SONY DSC Just three years after introducing the MGA, the folks at MG began work on its replacement. That fact alone makes it seem a bit miraculous that the MGB, which was first publicized on this day in 1962, would remain in production for 18 years following its release.  Above: MGC GT - By M 93. Top: 1965 MGB to FiA Appendix K Specification with period race modifications By Drussellwilks-CC BY-SA 3.0 Aside from the limited V8 versions of the car, all MGBs received the BMC B-Series engine. With its 95 hp, the sports car could achieve a 0-60 mph time of just over 11 seconds and a top speed of 107 mph. With a lightweight unitary structure the little car had plenty of get up and go.  1994 MG RV8 - By Vauxford - Own work, CC BY-SA 4.0 Numerous versions of the MGB were rel...
July 4, 1903 – The first female racer
This Day

July 4, 1903 – The first female racer

On this day in 1903 Dorothy Levitt became the first British woman reported in the press to compete in an automobile motor race. Driving a 12 horsepower Gladiator, Levitt took first place in her class at the Southport Speed Trials, but there is more to her initiation to auto racing than meets the eye. Her entry into the race was billed as a publicity stunt arranged by her boss at Napier Car Company. He had taught his Levitt, who was his secretary, to drive an automobile just before entering her in the race, knowing her appearance would draw interest in his cars. Turns out his stunt led to her discovering a natural ability behind as a driver, as well as a speed boat racer and airplane pilot. Levitt set a number of early records, including the "longest drive achieved by a lady dri...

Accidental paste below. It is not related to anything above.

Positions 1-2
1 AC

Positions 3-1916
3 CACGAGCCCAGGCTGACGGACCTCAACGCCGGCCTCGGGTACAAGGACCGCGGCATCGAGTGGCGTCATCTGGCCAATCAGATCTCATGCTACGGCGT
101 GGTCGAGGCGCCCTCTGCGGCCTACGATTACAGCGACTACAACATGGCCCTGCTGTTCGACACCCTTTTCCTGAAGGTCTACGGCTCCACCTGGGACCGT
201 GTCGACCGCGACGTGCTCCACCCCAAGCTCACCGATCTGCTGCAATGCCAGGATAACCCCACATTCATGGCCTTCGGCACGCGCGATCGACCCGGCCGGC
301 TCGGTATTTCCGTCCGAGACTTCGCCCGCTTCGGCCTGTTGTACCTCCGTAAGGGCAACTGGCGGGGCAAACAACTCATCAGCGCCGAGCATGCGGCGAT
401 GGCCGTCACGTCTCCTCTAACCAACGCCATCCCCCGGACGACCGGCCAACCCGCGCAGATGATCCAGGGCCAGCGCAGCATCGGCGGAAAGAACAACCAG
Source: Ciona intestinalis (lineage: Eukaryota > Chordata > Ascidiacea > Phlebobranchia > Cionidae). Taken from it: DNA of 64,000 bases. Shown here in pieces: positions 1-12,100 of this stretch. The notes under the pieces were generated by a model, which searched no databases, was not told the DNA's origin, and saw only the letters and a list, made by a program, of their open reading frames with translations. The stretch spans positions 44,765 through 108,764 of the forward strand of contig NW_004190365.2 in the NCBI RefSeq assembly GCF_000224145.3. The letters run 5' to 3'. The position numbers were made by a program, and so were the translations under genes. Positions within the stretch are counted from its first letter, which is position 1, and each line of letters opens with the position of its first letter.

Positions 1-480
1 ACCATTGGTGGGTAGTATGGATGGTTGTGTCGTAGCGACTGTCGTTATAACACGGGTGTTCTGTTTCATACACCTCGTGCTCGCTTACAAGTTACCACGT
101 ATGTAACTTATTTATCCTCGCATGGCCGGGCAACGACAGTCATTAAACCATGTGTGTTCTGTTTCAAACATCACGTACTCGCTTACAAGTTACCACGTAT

April 12, 2020 – F1 great Stirling Moss has died
Automotive

April 12, 2020 – F1 great Stirling Moss has died

Moss racing an Aston Martin DBR1 at the 1958 12 Hours of Sebring. By C5813 - Own work, CC BY-SA 4.0 Stirling Moss, British Formula One driver and International Motorsports Hall of Fame inductee, died today, April 12, 2020. His racing career spanned from 1948 to 1962, during which time he won 212 of the 529 races he entered, including 16 Formula One Grands Prix. Though he drove 84 different makes of car over the course of his racing career, he preferred to race British vehicles, stating, "Better to lose honourably in a British car than win in a foreign one." https://www.youtube.com/watch?time_continue=7&v=Tl8qU0RprNU&feature=emb_logo Moss, who seemed to always come up just short, has been described as "the greatest driver never to win the World Championship." In a seven-...
December 7, 1979 – The Last MG Midget
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December 7, 1979 – The Last MG Midget

On this day in 1979 the final MG Midget rolled off the assembly line. The car was first introduced in 1961 as a more spendy badge-engineered Austin-Healey Sprite. It had identical mechanicals as the Sprite, but in 1962 the 948cc engine was upgraded to 1098cc. The car would go through various changes until production seized. There were 73,899 of the final generation Midget produced, with the last 500 for the home market being painted black.